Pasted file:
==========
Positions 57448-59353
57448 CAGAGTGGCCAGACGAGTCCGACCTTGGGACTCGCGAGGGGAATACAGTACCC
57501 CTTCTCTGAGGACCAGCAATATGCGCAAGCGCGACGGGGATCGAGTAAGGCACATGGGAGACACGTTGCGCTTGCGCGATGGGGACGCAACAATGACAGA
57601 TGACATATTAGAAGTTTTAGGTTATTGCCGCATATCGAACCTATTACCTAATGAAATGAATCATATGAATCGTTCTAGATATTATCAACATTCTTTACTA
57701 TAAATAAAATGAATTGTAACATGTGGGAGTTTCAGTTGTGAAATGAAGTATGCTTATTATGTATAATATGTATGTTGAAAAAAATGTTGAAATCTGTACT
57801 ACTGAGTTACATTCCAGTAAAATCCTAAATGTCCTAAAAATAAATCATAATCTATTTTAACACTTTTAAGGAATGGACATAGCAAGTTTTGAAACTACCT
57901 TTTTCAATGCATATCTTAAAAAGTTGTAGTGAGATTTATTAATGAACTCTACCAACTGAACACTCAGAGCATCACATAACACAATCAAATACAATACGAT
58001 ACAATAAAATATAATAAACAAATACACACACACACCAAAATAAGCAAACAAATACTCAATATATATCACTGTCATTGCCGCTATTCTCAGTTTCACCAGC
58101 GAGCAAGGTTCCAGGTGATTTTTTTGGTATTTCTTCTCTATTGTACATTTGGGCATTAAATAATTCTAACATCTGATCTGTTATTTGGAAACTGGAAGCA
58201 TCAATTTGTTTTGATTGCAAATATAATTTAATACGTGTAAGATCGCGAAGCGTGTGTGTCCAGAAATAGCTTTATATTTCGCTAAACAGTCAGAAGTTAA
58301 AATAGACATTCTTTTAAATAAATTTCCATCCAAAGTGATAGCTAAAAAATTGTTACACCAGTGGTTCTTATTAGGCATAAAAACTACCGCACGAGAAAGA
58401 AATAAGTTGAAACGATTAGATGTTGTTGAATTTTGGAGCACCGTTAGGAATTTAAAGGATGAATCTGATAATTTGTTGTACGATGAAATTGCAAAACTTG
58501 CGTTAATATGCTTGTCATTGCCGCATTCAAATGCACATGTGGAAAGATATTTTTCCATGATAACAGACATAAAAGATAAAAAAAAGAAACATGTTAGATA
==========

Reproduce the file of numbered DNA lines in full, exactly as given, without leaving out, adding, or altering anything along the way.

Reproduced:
Positions 57448-59353
57448 CAGAGTGGCCAGACGAGTCCGACCTTGGGACTCGCGAGGGGAATACAGTACCC
57501 CTTCTCTGAGGACCAGCAATATGCGCAAGCGCGACGGGGATCGAGTAAGGCACATGGGAGACACGTTGCGCTTGCGCGATGGGGACGCAACAATGACAGA
57601 TGACATATTAGAAGTTTTAGGTTATTGCCGCATATCGAACCTATTACCTAATGAAATGAATCATATGAATCGTTCTAGATATTATCAACATTCTTTACTA
57701 TAAATAAAATGAATTGTAACATGTGGGAGTTTCAGTTGTGAAATGAAGTATGCTTATTATGTATAATATGTATGTTGAAAAAAATGTTGAAATCTGTACT
57801 ACTGAGTTACATTCCAGTAAAATCCTAAATGTCCTAAAAATAAATCATAATCTATTTTAACACTTTTAAGGAATGGACATAGCAAGTTTTGAAACTACCT
57901 TTTTCAATGCATATCTTAAAAAGTTGTAGTGAGATTTATTAATGAACTCTACCAACTGAACACTCAGAGCATCACATAACACAATCAAATACAATACGAT
58001 ACAATAAAATATAATAAACAAATACACACACACACCAAAATAAGCAAACAAATACTCAATATATATCACTGTCATTGCCGCTATTCTCAGTTTCACCAGC
58101 GAGCAAGGTTCCAGGTGATTTTTTTGGTATTTCTTCTCTATTGTACATTTGGGCATTAAATAATTCTAACATCTGATCTGTTATTTGGAAACTGGAAGCA
58201 TCAATTTGTTTTGATTGCAAATATAATTTAATACGTGTAAGATCGCGAAGCGTGTGTGTCCAGAAATAGCTTTATATTTCGCTAAACAGTCAGAAGTTAA
58301 AATAGACATTCTTTTAAATAAATTTCCATCCAAAGTGATAGCTAAAAAATTGTTACACCAGTGGTTCTTATTAGGCATAAAAACTACCGCACGAGAAAGA
58401 AATAAGTTGAAACGATTAGATGTTGTTGAATTTTGGAGCACCGTTAGGAATTTAAAGGATGAATCTGATAATTTGTTGTACGATGAAATTGCAAAACTTG
58501 CGTTAATATGCTTGTCATTGCCGCATTCAAATGCACATGTGGAAAGATATTTTTCCATGATAACAGACATAAAAGATAAAAAAAAGAAACATGTTAGATA